Global home tech and innovation firm SharkNinja recently launched WE LEAD, an initiative designed to support women across the company as well as inspire those still in education. The multinational firm also did a complete overhaul of their recruitment process and worked with a specialist company to ensure the language they used in their job adverts was as inclusive as possible. But, says Jen Marsden, director, design engineering, for male-dominated sectors like STEM to change, companies need to start engaging with women much earlier to encourage higher numbers in the profession. As well as offering apprenticeship schemes to reach out to candidates from diverse backgrounds, SharkNinja began offering experience days and school visits before the pandemic, so children could view STEM from a real-life perspective.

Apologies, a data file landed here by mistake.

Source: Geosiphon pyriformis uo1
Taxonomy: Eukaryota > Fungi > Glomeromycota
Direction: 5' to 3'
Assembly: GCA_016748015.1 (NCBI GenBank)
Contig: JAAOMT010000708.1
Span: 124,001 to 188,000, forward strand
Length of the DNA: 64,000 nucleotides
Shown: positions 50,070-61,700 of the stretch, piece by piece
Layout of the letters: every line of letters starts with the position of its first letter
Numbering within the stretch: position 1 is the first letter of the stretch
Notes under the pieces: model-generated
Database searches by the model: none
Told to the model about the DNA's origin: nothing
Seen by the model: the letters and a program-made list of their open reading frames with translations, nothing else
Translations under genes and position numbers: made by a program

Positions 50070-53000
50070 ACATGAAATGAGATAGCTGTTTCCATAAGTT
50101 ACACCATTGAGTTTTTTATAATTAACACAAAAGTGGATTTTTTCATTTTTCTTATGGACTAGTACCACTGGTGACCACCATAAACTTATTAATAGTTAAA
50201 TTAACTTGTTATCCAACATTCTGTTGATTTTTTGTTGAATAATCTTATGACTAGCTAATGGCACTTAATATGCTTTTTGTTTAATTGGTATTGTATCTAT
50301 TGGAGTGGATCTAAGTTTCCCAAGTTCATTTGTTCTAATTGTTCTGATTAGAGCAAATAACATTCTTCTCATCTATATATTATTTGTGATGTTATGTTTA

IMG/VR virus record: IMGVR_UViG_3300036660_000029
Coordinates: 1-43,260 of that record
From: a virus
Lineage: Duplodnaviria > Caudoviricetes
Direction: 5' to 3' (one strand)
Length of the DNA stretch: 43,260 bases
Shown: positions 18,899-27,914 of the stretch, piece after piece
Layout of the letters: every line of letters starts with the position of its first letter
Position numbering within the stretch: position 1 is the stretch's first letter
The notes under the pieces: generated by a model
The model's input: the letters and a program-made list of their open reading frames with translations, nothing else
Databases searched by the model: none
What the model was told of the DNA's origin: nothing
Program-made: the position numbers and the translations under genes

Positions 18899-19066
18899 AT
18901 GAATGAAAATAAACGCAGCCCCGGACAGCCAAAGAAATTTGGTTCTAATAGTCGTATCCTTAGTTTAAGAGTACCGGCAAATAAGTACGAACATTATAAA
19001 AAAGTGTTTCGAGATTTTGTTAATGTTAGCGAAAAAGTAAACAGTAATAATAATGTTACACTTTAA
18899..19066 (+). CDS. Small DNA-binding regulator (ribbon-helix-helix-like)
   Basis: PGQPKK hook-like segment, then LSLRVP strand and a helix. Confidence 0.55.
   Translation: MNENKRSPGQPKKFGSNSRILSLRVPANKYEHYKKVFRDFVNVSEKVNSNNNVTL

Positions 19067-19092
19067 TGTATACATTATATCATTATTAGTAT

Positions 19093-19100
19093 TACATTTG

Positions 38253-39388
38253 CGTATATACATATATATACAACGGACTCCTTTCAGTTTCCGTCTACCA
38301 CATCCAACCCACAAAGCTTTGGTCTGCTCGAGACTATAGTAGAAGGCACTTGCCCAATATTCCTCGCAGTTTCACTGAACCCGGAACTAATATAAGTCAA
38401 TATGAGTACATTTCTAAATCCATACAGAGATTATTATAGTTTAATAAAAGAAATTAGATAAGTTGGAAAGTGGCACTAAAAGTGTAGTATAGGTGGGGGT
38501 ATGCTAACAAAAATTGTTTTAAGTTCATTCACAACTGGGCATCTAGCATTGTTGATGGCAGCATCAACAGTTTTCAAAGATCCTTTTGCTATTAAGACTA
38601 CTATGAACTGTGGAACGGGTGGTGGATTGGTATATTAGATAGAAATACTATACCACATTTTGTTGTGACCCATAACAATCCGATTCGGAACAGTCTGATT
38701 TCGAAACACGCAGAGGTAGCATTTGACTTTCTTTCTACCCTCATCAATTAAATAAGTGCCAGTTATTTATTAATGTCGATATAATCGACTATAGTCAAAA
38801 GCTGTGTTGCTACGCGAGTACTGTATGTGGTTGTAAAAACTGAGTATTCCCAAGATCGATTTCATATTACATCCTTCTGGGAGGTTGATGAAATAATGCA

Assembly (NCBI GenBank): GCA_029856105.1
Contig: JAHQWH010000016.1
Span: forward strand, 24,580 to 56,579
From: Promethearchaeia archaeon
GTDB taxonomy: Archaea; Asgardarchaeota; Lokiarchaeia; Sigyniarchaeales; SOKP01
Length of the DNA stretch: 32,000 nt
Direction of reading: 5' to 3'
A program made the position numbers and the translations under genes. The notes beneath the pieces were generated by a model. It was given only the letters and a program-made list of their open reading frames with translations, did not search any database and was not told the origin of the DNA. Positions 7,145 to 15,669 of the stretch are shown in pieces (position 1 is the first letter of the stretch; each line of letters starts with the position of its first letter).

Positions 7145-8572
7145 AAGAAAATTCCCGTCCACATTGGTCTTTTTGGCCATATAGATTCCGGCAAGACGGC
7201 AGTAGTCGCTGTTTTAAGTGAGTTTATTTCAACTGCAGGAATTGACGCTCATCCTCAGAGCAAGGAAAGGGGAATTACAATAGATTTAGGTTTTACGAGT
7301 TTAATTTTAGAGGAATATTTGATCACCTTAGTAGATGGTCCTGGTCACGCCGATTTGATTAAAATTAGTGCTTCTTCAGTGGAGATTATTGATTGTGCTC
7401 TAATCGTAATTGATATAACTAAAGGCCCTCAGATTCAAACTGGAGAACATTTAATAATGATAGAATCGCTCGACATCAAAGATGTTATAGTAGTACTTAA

“If STEM companies don’t engage early enough, we won’t see change in the industry,” says Marsden. “We need to inspire school-age girls so they actually want to work in STEM. Multiple studies have shown that a diverse workforce actually increases the success of a business, so there’s a clear business case for addressing this issue.”
d&i Leaders is a global community of senior diversity, inclusion and HR focused professionals, looking to collaborate, network and accelerate their workplace inclusion strategy.